9. Watch it with the booze
Just as with food, if you take in more calories from alcohol than your body can use, whatever’s left over will get stored as triglycerides.
Research suggests that moderate alcohol consumption doesn’t increase triglyceride levels, but excessive drinking (more than two drinks per day for women or three for men) does.
10. Eat more soy
Soy foods contain isoflavones, plant compounds that seem to have a positive effect on cholesterol and triglycerides.
You’ll likely reap the biggest benefits by trading animal-based foods for soy foods and sticking with options that are minimally processed. Choose tofu, tempeh, or miso over soy burgers or deli slices.
11. Snack on nuts
Try a handful of almonds or walnuts in place of snack foods like chips or cookies. Regular nut intake can lower your triglycerides by around 2.2 mg/dL, according to a review of 61 studies.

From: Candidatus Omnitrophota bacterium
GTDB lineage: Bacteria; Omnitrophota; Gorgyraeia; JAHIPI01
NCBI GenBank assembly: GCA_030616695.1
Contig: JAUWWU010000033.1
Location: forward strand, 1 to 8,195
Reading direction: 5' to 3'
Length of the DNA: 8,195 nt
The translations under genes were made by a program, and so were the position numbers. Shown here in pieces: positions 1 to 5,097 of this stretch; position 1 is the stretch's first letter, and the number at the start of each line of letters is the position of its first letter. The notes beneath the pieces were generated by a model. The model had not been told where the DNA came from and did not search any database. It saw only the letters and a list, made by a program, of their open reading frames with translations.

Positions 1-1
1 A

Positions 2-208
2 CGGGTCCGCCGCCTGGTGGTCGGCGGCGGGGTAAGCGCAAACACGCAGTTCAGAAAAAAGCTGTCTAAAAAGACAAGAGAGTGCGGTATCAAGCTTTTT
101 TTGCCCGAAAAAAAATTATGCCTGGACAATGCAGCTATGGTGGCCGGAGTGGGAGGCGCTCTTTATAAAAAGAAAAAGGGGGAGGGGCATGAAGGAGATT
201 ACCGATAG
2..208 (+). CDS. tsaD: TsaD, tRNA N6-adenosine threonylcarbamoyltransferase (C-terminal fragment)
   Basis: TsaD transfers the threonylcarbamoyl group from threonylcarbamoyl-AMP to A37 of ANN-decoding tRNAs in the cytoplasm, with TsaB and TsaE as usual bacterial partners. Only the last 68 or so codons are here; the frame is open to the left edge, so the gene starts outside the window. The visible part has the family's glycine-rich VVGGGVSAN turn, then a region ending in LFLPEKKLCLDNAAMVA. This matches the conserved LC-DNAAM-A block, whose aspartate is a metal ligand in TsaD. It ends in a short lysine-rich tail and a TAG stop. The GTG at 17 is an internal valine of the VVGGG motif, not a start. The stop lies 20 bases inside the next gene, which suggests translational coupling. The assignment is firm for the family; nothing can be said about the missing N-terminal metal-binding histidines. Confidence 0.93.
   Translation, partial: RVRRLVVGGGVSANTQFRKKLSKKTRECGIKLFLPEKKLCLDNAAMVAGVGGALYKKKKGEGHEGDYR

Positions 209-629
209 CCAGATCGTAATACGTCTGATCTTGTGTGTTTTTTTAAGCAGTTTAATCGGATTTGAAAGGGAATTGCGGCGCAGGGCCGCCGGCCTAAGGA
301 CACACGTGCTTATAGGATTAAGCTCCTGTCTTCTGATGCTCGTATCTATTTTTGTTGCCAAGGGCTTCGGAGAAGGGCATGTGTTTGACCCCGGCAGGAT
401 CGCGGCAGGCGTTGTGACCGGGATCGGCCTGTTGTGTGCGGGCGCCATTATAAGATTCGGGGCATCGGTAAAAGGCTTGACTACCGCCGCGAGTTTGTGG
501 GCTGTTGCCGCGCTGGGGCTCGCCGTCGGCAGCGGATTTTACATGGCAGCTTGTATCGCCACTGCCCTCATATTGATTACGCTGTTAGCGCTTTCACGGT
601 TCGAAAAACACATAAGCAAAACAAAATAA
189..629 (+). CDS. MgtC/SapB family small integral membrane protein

If you’re looking to drop a few pounds, remember that nuts are high in calories. The typical serving size is 1 ounce, which is about 23 almonds.
12. Look at your prescription meds
A bunch of different drugs can potentially raise triglyceride levels, including oral estrogen, corticosteroids, and antipsychotic drugs.
If your numbers recently measured high, be sure to review any prescription drugs you might be taking with your doctor. If one of your meds is the culprit, you can talk figure out a plan for protecting your heart health.
13. Consider the bigger picture
Certain health issues can affect your triglyceride level. Type 2 diabetes, for instance, is a risk factor for high triglycerides. So are thyroid issues and kidney diseases like uremia.